S&P predicts a manageable impact on Australian banks if the virus outbreak subsides after the second quarter of 2020. However, the rating agency states that major problems could emerge if the crisis is longer and more severe. First, dislocated funding markets would weaken banks’ ability to provide credit. Second, a fall in economic activity could lead to a sharp rise in unemployment and a drop in property prices, leaving the banks exposed to property lending problems.

Meanwhile, Fitch downgraded the long-term issuer default ratings of the Australian major banks and their New Zealand subsidiaries on 7 April, to A+ from AA-, and kept all four on negative outlook. The decision reflects the expected effect on the banks’ core markets and operations of measures governments are implementing to limit the spread of COVID-19.

Fitch has also revised its outlook for Australia’s operating environment factor to negative. Downside risks are considerable, it adds. “The agency’s base case is for a sharp downturn in economic growth in H1 2020, with only partial stabilisation in Q3 2020 and a gradual recovery beginning in Q4 2020.”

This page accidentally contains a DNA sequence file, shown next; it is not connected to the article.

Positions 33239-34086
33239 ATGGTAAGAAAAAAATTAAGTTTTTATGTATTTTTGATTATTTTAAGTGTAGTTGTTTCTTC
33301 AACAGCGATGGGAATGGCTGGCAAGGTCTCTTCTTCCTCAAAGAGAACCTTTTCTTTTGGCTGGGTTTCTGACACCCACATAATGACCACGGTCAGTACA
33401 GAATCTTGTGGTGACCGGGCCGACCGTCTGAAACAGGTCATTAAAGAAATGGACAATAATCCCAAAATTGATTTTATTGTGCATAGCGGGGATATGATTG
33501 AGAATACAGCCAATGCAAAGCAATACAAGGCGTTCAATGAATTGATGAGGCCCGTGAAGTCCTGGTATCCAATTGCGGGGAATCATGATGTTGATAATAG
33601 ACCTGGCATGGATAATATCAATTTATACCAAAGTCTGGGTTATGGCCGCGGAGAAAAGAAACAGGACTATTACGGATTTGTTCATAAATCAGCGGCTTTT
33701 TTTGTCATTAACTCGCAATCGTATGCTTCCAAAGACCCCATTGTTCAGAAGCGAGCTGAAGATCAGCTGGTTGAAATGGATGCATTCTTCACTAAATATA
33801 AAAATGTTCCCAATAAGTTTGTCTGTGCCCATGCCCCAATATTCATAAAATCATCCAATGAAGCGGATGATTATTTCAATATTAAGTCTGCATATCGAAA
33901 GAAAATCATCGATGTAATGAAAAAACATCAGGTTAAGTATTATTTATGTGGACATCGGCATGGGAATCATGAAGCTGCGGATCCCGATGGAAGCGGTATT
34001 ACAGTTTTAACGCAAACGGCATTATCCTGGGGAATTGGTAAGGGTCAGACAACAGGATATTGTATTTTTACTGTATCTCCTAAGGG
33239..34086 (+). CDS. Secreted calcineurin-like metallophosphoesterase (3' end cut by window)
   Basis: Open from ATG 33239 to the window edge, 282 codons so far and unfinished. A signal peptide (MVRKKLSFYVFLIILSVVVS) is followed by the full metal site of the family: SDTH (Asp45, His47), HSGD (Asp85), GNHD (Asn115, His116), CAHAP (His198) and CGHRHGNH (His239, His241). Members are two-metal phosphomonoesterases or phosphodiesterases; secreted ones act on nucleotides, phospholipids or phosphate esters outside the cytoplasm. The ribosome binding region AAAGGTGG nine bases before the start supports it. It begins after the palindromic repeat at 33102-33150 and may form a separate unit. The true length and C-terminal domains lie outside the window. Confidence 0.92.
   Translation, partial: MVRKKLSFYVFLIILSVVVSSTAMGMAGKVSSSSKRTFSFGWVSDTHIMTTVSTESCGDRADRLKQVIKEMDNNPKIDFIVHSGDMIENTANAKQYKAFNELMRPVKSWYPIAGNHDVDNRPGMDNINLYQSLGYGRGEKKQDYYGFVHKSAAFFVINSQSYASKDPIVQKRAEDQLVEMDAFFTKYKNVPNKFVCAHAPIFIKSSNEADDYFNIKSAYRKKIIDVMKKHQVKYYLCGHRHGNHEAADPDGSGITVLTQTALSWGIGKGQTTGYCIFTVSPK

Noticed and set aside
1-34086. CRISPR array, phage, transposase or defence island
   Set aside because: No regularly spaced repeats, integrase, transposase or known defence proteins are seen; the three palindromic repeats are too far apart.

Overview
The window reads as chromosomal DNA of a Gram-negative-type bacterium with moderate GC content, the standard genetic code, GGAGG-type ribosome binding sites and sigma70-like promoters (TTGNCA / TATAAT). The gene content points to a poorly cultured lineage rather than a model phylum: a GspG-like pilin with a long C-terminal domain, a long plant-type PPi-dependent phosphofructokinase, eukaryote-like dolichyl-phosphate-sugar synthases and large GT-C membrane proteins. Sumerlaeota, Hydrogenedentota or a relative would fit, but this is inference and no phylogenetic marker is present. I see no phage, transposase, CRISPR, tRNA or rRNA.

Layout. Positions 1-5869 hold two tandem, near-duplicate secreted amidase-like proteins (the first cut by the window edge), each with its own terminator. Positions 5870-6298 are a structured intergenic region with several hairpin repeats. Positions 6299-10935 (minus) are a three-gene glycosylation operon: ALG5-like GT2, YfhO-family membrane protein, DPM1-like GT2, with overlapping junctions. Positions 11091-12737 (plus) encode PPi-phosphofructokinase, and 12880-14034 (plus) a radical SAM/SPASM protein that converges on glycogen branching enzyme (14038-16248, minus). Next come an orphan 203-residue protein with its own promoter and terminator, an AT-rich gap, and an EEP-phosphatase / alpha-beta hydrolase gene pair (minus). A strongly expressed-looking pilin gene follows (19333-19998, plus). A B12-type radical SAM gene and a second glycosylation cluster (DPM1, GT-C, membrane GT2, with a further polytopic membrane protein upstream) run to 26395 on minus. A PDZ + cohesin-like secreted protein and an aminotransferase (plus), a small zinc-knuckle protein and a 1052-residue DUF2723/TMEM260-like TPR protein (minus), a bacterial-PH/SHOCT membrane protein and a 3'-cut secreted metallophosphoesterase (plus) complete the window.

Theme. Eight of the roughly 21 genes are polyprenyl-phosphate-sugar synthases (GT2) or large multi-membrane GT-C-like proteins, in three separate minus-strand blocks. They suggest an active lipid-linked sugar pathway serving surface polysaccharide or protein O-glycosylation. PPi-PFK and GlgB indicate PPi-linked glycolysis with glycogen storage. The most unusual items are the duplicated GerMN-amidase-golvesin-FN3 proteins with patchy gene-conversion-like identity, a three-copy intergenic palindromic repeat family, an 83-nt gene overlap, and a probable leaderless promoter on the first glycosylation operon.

Bank asset quality will deteriorate and be offset only partially by government and bank support, Fitch predicts. This will develop over the next 6-12 months, but a fall in profitability is likely to eventuate more promptly due to low interest rates and declining business activity, the rating agency explains.

Fitch also expects bank capital ratios to come under pressure, but buffers built since the financial crisis have put each of the banks in a “reasonable position to withstand a downturn that modestly exceeds our base case”. The liquidity and funding positions of the banks can withstand short-term pressures, given the RBA support, Fitch states.

Moody’s Investor’s Service did not go as far, but on 2 April it revised its outlook on the Australian banking system to negative. This is despite its belief that the banks are in a solid position to manage the requirements placed on them to support the economy during the crisis.

In fact, Frank Mirenzi, Sydney-based vice-president and senior credit officer at Moody’s, says all government actions to date reinforce the importance of the banking system within the Australian economy and the likelihood of government support.

The Moody’s analysis focuses on what comes next and how Australian banks are positioned to manage it. For this reason, the rating agency’s view does not rest on specific modelling of the duration of the crisis.